Oscars: 'La La Land,' Just How Musical Is It Really?
In terms of the number of its songs, it lags behind past Academy Award winners in the genre.
La La Land, which arrives at Sunday night’s Oscar ceremony with 14 nominations, proudly pays homage to the classic movie musicals of the genre’s golden age. It’s hard to watch Damien Chazelle’s jazzy work without hearkening back to the films of Fred Astaire, Ginger Rogers and Gene Kelly. But La La Land differs from its ancestors in one notable way: It contains fewer instances of characters singing songs than most musicals in history.
Using the soundtrack listing, and disregarding reprises and instrumental-only songs, La La Land has just six unique numbers: “Another Day of Sun,” “Someone in the Crowd,” “A Lovely Night,” “City of Stars,” “Start a Fire” and “Audition (The Fools Who Dream).”
By way of comparison, the only post-1968 musical to win best picture, 2002’s Chicago, had 12 songs with lyrics, from “All That Jazz” at the top of the film to “I Move On” during the credits. Here are all 10 musicals to win best picture, along with La La Land on the far right. The higher the image on the chart, the more songs a film had:
In total, 43 musicals have been nominated for best picture, from a pair in 1929 — The Broadway Melody and Hollywood Revue — to one this year. The distribution of their song counts follows, with best picture-winning films marked in green and films that did not win marked in red.
At the far left, those six losing nominees with three to five songs are all from the pre-1940 era. Since 1956, out of 20 best picture-nominated musicals, only two had fewer than eight unique songs: 1991’s Beauty and the Beast and 2016’s La La Land, each with six.
At the far right, 2012’s Les Miserables had 48 unique songs, followed by 2001’s Moulin Rouge! with 34.
In fairness, defining this dataset is admittedly a bit subjective. I went through all 43 of these musicals one song at a time, judging which songs were distinct (are “Follow the Yellow Brick Road” and “We’re Off to See the Wizard” from The Wizard of Oz one song or two?), which songs are reprises (is “Tonight Quintet” sufficiently different from “Tonight” in West Side Story?) and what even counts as a song (should we count the “Overture & Preludium” at the start of The Sound of Music, which is mostly instrumental but contains a small segment of Latin lyrics?).
For Moulin Rouge!, a jukebox musical that’s quite different from the other 42 on this list, there were so many ambiguities that I chose to watch the entire film with a stopwatch in hand (piecing apart the “Elephant Love Medley” was particularly fun).
Why the stopwatch? I also decided to take a look at song runtimes. That is, how much time do each of these movie musicals spend on lyric-based songs? It turns out that, once again, La La Land is at the extreme low end of the spectrum. The entire film had a 132-minute runtime, but only 23 minutes and 23 seconds were devoted to singing, or 18% of the movie. Looking at the 25 best picture-nominated musicals since 1940, that’s the second-lowest mark:
The bar on the far right, once again, belongs to Les Miserables, which is entirely in song.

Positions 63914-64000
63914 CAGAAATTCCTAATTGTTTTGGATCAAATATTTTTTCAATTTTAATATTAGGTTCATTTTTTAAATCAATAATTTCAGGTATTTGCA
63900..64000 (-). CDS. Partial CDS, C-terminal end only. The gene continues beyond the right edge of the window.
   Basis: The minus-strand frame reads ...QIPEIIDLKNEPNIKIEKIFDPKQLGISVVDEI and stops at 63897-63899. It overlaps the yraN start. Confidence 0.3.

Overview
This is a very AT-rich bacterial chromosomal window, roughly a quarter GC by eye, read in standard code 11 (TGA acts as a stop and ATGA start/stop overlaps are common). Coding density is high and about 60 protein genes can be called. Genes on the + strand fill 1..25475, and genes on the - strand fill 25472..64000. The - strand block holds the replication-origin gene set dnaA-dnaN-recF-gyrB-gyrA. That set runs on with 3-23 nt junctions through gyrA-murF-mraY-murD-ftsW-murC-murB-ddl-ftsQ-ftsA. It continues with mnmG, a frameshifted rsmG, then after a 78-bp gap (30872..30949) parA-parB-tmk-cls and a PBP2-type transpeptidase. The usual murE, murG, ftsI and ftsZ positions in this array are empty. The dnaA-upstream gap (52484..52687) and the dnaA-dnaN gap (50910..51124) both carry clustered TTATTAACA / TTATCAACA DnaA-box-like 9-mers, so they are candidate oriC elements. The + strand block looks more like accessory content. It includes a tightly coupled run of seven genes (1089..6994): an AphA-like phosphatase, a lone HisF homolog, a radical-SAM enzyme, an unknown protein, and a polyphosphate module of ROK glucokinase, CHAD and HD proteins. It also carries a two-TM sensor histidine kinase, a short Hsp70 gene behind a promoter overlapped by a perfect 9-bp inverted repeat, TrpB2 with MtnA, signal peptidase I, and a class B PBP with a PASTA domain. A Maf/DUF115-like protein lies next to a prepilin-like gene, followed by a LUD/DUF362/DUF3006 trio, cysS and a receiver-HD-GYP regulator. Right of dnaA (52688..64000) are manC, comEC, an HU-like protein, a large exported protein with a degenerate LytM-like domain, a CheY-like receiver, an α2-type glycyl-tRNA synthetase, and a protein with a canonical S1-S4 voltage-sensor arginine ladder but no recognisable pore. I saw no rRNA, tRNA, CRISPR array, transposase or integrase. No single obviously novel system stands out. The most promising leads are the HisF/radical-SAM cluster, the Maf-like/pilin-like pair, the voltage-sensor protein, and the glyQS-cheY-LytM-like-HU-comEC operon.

Only 1944’s Oscar champion Going My Way, just 14 percent in song (the green bar at the far left), had a smaller percentage than La La Land (the short red bar on the left). Even if I had elected to include more of La La Land (specifically, the two 1980s hits sung at the pool party: “Take on Me” and “I Ran”), it still would be second-lowest, not catching up to the 1951 best picture, An American in Paris, which sits at 24 percent.
Speaking of that Gershwin classic, none of this is intended as a criticism of musicals like An American in Paris or its modern derivative, La La Land. The former features some of the greatest ballet ever captured on film, while the latter is a gorgeous tribute to the power of jazz. Adding in unnecessary lyrics to either ballet or jazz, two mediums which are often used to tell stories without words, would cheapen the experience for the audience. We should never confuse quantity of songs with quality of music.
Difficult as it is to define the dividing line between musical and non-musical, it turns out the Academy has tried to do just that. Unbeknownst to some casual Oscar fans, there technically is a category on the books for best original musical. It was awarded from 1941-1956, 1958-1979, and 1982-1984. The last recipient was Prince’s Purple Rain. However, the Academy reserves the right to exclude this category if there are not enough worthy musicals in a given year, a right it has exercised each of the past 32 years.
The rules of that hidden category state that a musical must have at least five songs, so La La Land would have made the cut with six. That may be fewer than any previous best picture winning musical, but it’s unlikely this hurts the film’s chances of claiming the year’s top prize. We’ve come a long way since the days of The Hollywood Revue of 1929 (the film debut of “Singin’ in the Rain”), and musicals are now far more than just a series of songs loosely strewn together with a thin plot. It’s everything around the music, in addition to the song-and-dance numbers, that might just put La La Land over the top.
Ben Zauzmer (@BensOscarMath) uses math to predict and write about the Oscars for The Hollywood Reporter. He recently graduated from Harvard with a degree in applied math, and he now works as a baseball analyst for the Los Angeles Dodgers.